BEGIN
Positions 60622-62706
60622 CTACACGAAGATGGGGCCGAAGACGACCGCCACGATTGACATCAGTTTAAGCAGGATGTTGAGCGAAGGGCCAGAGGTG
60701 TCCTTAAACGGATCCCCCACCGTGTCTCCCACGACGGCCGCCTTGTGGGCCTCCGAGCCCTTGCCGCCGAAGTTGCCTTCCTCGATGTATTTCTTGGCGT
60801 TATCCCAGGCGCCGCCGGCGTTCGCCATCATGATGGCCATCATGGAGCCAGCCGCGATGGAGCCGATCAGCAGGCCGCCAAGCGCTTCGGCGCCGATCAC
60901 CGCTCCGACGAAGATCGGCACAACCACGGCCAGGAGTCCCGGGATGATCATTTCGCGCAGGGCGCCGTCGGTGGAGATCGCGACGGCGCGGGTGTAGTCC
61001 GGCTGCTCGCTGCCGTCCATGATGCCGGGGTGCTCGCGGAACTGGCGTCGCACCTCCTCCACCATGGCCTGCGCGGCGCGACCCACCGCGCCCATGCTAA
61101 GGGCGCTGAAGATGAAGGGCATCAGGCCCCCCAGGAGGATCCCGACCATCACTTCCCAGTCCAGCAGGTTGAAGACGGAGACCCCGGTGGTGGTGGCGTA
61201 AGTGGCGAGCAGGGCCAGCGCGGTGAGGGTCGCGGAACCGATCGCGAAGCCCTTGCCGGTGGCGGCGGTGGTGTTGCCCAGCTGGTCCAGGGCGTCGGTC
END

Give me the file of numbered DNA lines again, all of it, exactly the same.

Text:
Positions 60622-62706
60622 CTACACGAAGATGGGGCCGAAGACGACCGCCACGATTGACATCAGTTTAAGCAGGATGTTGAGCGAAGGGCCAGAGGTG
60701 TCCTTAAACGGATCCCCCACCGTGTCTCCCACGACGGCCGCCTTGTGGGCCTCCGAGCCCTTGCCGCCGAAGTTGCCTTCCTCGATGTATTTCTTGGCGT
60801 TATCCCAGGCGCCGCCGGCGTTCGCCATCATGATGGCCATCATGGAGCCAGCCGCGATGGAGCCGATCAGCAGGCCGCCAAGCGCTTCGGCGCCGATCAC
60901 CGCTCCGACGAAGATCGGCACAACCACGGCCAGGAGTCCCGGGATGATCATTTCGCGCAGGGCGCCGTCGGTGGAGATCGCGACGGCGCGGGTGTAGTCC
61001 GGCTGCTCGCTGCCGTCCATGATGCCGGGGTGCTCGCGGAACTGGCGTCGCACCTCCTCCACCATGGCCTGCGCGGCGCGACCCACCGCGCCCATGCTAA
61101 GGGCGCTGAAGATGAAGGGCATCAGGCCCCCCAGGAGGATCCCGACCATCACTTCCCAGTCCAGCAGGTTGAAGACGGAGACCCCGGTGGTGGTGGCGTA
61201 AGTGGCGAGCAGGGCCAGCGCGGTGAGGGTCGCGGAACCGATCGCGAAGCCCTTGCCGGTGGCGGCGGTGGTGTTGCCCAGCTGGTCCAGGGCGTCGGTC